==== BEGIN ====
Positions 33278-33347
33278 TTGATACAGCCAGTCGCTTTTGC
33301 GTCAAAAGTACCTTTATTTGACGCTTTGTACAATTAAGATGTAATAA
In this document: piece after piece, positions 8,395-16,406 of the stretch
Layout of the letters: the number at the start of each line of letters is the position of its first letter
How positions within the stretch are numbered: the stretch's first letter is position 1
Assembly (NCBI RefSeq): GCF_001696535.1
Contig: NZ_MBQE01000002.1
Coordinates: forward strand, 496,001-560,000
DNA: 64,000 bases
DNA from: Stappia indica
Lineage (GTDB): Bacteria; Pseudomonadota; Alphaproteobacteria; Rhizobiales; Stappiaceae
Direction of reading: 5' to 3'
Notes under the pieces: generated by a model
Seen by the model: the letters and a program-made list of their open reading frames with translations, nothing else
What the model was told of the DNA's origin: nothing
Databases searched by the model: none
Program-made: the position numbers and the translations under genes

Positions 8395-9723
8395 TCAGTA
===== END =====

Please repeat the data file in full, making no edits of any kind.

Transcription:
Positions 33278-33347
33278 TTGATACAGCCAGTCGCTTTTGC
33301 GTCAAAAGTACCTTTATTTGACGCTTTGTACAATTAAGATGTAATAA
In this document: piece after piece, positions 8,395-16,406 of the stretch
Layout of the letters: the number at the start of each line of letters is the position of its first letter
How positions within the stretch are numbered: the stretch's first letter is position 1
Assembly (NCBI RefSeq): GCF_001696535.1
Contig: NZ_MBQE01000002.1
Coordinates: forward strand, 496,001-560,000
DNA: 64,000 bases
DNA from: Stappia indica
Lineage (GTDB): Bacteria; Pseudomonadota; Alphaproteobacteria; Rhizobiales; Stappiaceae
Direction of reading: 5' to 3'
Notes under the pieces: generated by a model
Seen by the model: the letters and a program-made list of their open reading frames with translations, nothing else
What the model was told of the DNA's origin: nothing
Databases searched by the model: none
Program-made: the position numbers and the translations under genes

Positions 8395-9723
8395 TCAGTA